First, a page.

Reporter's Notebook

Chinese and American Education: Compare and Contrast
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Below are Atlantic notes by James Fallows and others on the strengths and weaknesses of Chinese and American school systems.
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The two elementary schools Jocelyn Reckford has attended, and written about. From her site.

The American public is hearing a lot about the values imparted by U.S. education at the moment, from the familiar K-12 travails to disputes at world-leading universities. The Chinese public is at least as familiar with debates about their own schooling system, from whether it can will itself toward “more creativity” to the evolving role of doctrinal guidelines from the central government.

Here is a website that offers a fresh comparative perspective. It’s called, in English and Chinese, “Glenwood & Chao Wai: Side by Side 谷林 & 朝外: 肩并肩.” Glenwood is an elementary school in Chapel Hill, North Carolina. Chao Wai is an elementary school on the far north side of Beijing, near the 2008 Olympic site. The comparison is carried out by Jocelyn Reckford, an American who is now in high school but who divided her elementary-school years between these two schools. As her father, Joseph Reckford, says in a note to me about the site:

High school students in a rural school in Gansu province, western China, 2009 (James Fallows)

Two days ago I mentioned an interesting site by a high school student named Jocelyn Reckford, who had spent half of her elementary-school years in a Chinese public school and half in a public school in North Carolina. Her site tries to enumerate the strengths and weaknesses of the two systems as she experienced them.

Now, some response. First from Freddie deBoer of Purdue, who writes about the products of Chinese education as he sees them in the United States. He starts with a link to an item in Forbes, about China’s “stunning” superiority to the United States in a number of measures of academic performance.

This Forbes column makes a point very similar to one I stressed five years ago: that for all the obvious problems of U.S. education, and all the obvious strengths of China’s, these comparative rankings are deeply misleading. They usually take a handful of most elite, highest-performing schools in China (typically in Shanghai) and measure their graduates’ test scores against the whole sprawling expanse of U.S. student performance. DeBoer goes on to say:

As someone who works in a university with a very large Chinese population (around 6000 students) and in the world of assessment of second language skills, I can say that there is a widespread, but often little-discussed, feeling that this [JF: “this”=the test-score mismatch] is not the only way that China's supposed educational advantages are being oversold.

In particular, there's a great deal of discussion about a perceived disconnect between the applications of Chinese undergraduates and their actual abilities when they arrive on campus, particularly when it comes to their English-language ability. There's been some recent reporting on this, for instance here and here.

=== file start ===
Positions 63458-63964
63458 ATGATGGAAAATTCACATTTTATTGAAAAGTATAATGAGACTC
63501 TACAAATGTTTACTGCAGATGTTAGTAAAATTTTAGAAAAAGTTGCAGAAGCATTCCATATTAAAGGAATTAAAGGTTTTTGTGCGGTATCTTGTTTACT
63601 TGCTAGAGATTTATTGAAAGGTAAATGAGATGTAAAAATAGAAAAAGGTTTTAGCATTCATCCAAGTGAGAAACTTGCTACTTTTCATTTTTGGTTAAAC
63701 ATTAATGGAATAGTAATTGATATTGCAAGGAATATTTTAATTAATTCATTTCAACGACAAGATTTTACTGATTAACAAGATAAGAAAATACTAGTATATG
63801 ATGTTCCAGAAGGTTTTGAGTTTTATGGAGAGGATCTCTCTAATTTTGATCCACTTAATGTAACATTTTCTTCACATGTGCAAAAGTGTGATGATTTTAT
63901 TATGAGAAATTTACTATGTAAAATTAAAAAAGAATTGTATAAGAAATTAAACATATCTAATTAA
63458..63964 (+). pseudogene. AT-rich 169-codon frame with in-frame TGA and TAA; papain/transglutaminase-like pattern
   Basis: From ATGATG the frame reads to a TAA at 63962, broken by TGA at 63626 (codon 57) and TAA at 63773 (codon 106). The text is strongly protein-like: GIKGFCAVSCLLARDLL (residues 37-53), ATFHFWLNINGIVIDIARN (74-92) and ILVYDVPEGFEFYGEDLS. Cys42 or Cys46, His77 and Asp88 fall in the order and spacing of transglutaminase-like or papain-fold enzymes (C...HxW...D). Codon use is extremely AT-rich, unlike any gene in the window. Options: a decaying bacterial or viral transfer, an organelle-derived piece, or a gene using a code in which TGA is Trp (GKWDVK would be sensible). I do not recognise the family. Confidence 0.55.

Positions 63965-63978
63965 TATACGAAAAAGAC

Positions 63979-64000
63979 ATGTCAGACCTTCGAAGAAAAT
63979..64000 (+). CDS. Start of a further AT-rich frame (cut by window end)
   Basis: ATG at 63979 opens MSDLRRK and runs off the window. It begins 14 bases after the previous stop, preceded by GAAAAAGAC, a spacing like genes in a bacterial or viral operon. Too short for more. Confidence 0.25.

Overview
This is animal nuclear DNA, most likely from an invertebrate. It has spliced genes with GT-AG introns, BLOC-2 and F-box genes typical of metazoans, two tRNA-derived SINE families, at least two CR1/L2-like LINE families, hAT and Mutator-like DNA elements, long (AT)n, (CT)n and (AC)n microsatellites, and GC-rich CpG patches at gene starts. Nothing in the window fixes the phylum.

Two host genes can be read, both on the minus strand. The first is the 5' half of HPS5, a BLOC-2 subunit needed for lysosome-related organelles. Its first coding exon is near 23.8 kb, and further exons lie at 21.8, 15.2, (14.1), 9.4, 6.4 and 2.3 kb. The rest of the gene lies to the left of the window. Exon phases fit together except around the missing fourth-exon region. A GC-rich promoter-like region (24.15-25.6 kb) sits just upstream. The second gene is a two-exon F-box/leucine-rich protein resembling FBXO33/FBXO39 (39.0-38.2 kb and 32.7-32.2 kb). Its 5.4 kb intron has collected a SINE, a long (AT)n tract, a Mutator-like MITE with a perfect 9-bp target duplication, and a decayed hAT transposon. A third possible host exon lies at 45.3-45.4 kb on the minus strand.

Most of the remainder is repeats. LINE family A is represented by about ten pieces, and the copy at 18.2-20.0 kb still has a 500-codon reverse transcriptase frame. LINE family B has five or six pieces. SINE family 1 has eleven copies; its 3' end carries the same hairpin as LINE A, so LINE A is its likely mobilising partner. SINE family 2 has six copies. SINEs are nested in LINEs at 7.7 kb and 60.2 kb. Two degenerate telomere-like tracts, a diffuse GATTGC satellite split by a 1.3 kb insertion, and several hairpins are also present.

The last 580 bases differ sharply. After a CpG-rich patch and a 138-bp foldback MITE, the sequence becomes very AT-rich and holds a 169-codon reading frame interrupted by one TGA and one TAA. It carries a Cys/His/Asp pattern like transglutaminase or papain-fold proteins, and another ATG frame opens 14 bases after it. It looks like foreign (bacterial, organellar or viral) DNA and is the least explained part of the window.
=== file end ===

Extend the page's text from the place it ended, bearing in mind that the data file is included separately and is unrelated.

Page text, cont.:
But it's hard to talk about these things. First, the US college system is now deeply dependent on the sky-high tuition that international students pay; here at Purdue, it's often said that the international students are essentially subsidizing the in-state tuition for Indiana students. Many schools are massively dependent on international student dollars, and Chinese student dollars particularly -- which means we're massively exposed to fluctuations in the Chinese economy.

Second, a lot of the people who are in the best position to identify these problems, people like myself working in linguistics or English or second language writing, are also those who have worked for years to make American colleges more open and accepting towards international students. People from that world are naturally loath to say anything that might be seen as perpetuating stigma.

Regardless of the broader truth, I do think it's worth saying that many people I know are absorbing a deeply incomplete picture of the  Chinese education system, particularly when it comes to the international metrics on which China does so well. There are untold millions of Chinese students struggling in rural poverty, who we have a lot of reason to expect would not perform nearly as well as their counterparts in China's urban enclaves, but they are written out of the data in many ways. Any discussion of American schooling in comparison to Chinese has to consider that aspect.

I agree, and have tried to emphasize this point in reports from some of the vast developing-but-still-poor reaches of interior China. I don’t imagine that the students you see in the opening photo are factored into the international comparison. One more response after the jump.